Two for One

The house and adjacent laneway house sit on a 40-by-86-foot corner lot just off of a busy commercial corridor in downtown Vancouver.

The house is just one block from the city's Broadway corridor which is served by high-capacity electric trolley buses.

The laneway house (right) is tucked up to a 2-foot rear yard setback and creates a private courtyard with the main house.

A small patio in the front yard is accessed directly off a series of stone slabs that lead to the front door.

The concrete floors in the entryway and living area act as a thermal mass to cool the house in the summer and warm it in winter.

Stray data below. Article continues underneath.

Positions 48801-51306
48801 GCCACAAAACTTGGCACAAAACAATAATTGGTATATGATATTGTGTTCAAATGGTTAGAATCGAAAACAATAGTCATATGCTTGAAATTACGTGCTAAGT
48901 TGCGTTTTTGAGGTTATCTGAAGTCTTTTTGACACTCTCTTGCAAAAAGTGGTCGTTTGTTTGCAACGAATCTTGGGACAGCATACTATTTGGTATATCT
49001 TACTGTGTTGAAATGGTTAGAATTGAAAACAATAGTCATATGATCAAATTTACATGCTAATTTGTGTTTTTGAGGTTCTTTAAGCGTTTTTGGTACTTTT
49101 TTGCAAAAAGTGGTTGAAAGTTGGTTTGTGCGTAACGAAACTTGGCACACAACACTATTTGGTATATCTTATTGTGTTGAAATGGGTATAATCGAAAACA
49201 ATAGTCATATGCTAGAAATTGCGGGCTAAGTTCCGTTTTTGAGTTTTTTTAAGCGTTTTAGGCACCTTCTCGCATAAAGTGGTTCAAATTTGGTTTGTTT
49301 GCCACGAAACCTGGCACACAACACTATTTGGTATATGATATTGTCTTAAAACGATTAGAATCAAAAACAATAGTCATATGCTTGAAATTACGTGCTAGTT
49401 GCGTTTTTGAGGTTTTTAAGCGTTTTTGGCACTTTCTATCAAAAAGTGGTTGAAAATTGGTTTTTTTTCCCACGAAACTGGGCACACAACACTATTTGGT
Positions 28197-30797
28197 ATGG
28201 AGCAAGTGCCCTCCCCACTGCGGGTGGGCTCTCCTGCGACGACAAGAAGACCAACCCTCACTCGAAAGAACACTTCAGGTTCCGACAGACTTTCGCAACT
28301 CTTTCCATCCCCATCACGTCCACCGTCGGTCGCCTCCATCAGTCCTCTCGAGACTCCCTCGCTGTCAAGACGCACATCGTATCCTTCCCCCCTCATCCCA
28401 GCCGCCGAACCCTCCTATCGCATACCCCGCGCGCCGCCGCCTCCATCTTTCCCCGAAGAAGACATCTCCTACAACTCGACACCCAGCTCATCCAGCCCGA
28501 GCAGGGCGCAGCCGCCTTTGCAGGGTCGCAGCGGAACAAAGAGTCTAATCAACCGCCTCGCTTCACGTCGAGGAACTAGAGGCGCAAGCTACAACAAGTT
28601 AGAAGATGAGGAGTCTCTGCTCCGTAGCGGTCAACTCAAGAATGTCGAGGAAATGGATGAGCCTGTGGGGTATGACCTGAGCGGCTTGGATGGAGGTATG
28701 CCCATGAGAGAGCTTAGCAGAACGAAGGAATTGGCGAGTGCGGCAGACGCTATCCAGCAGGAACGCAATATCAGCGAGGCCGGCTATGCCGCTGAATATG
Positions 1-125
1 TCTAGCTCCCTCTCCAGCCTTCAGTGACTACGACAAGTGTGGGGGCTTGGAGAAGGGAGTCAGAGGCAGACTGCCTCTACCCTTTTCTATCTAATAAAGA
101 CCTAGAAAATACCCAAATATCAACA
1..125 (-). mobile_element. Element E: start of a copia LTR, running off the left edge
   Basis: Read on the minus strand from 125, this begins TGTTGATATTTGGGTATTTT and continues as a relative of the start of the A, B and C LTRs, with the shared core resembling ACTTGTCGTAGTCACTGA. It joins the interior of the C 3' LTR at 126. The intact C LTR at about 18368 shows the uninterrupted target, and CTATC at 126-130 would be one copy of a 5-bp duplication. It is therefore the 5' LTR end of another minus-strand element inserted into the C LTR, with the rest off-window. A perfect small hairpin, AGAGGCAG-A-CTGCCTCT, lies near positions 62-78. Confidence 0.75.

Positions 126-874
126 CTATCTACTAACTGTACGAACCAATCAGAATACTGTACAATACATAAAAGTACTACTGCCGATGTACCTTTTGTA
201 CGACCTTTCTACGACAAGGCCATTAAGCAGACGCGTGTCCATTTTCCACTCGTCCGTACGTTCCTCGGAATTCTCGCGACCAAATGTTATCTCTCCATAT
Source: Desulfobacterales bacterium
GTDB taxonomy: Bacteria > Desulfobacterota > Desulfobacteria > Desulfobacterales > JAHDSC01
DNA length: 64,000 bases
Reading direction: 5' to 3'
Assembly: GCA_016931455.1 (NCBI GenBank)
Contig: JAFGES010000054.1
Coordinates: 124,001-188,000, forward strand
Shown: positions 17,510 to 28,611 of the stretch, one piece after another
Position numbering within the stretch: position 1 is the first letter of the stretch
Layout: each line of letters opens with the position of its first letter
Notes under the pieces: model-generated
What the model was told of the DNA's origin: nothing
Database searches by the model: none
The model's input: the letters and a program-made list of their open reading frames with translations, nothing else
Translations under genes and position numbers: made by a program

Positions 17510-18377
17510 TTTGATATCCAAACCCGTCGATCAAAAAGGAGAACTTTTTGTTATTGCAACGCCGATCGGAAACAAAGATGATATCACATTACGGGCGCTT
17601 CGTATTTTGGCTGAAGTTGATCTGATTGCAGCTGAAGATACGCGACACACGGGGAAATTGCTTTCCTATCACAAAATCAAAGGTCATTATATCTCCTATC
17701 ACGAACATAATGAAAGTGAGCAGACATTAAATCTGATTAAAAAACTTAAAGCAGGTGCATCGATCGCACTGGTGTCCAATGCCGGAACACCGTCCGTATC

The living room is small but light-filled and bright.

In the kitchen, architect James Tuer placed windows up high to maximize natural daylight.

Built-in shelves and nooks maximize storage options.

The clients wanted a home office that was tucked away from public spaces but open.

A freestanding concrete wall helps to cool the house in the summer.

The dining area is adjacent to the kitchen and looks out onto the courtyard and laneway house beyond.

A gabion basket rock wall provides privacy in the busy urban neighborhood. It is softened by a variety of ornamental grasses.

The lawn-free landscaping encompasses native plants and water-smart perennials, ornamental grasses, and permeable paving materials for driveways and walkways.

Despite its high-density location, the laneway house is sited for plentiful natural light.

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